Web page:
We are the crafter and the cook. The Missus, when she isn’t working or being a full time library student, crafts. And she’s damn good at it. In fact, the desk that I write this at was made by her out of a reclaimed door. Our coffee table? That’s our old wooden futon frame. She’s made me a gorgeous knife roll and apron. Every month, well since her subscription ran out, I buy her a copy of Ready Made magazine. Occasionally, I’ll glance over an issue for things I want to harass her into making or to see what recipes they have that month, but usually I don’t pick it up. This month, however, I made quick work of my magazines and moved on to hers and, for the first time, I actually decided to make something from it’s pages.
The recipe, which I am apparently too unfocused to type out on my own, is from Claire Burnet of Chococo in the Uk. Essentially this is a recipe for ‘Millionaire’s Shortbread.’ While many called for the use of corn syrup and/or sweetened condensed milk, this one had you making the caramel center from scratch. Simple enough, as I’ve made caramel many times over the past few years. I’ve also done a bit of experimenting with tempering chocolate and shortbread is a cinch. Easy enough, right?
Oh, how wrong I was.
My first indication should have been my lack of looking over the recipe and realizing how much inactive prep time I would have as the shortbread rested, baked and cooled. Three hours right there, so it wasn’t the best of ideas to start this project at 8 o’clock at night.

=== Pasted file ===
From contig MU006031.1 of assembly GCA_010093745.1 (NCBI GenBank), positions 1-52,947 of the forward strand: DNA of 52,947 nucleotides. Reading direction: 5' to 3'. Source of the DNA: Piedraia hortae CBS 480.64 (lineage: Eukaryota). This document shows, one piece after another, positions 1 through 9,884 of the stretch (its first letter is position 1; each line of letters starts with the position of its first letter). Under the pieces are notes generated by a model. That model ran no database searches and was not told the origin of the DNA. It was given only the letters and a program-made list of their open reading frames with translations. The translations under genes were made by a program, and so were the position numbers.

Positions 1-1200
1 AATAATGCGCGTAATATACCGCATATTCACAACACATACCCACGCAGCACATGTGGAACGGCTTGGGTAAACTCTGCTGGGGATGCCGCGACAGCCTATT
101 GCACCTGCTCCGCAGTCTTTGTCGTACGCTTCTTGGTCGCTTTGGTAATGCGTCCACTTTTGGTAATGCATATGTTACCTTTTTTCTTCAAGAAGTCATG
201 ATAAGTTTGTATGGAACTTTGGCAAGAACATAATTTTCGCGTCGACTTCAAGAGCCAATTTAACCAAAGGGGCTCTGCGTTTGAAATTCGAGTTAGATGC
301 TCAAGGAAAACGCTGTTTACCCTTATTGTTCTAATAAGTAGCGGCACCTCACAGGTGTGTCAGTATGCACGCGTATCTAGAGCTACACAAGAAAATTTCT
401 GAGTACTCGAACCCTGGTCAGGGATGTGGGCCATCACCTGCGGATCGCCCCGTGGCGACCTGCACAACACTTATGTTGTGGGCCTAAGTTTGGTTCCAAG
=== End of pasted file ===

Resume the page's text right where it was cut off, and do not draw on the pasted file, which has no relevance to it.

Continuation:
Then there was the time to make and cool the caramel. Another hour or so, pushing things well past midnight before I finished the second step. Exactly what I wanted after a full day of work, right? Well, apparently I didn’t let it set long enough because when I poured the chocolate, the caramel started to run down and around the edges of the shortbread. It was a horrible sticky mess at the time.
But, then there was also the complete lack of realization that I had purchased unsweetened baking chocolate and not 70% dark–something I did not discover until I popped a piece in my mouth to snack on, only to spit it out instantly upon discovering what I was really eating. I made a desperate move and stirred in a bit of Icelandic milk chocolate and sugar to make it edible. Thankfully, the texture on the finished product wasn’t as grainy as I had feared.
The end product wasn’t overly terrible. The flavors were good and, for the most part, the textures what I had hoped for, though the caramel was still a little loose even after sitting overnight. The whole thing was very reminiscent of a recipe I’ve made before and the much blogged Saveur Chocolate Caramel Tart. I’m sure this is a much better recipe than what I ended up with and is suited for those that pay much more attention than I did.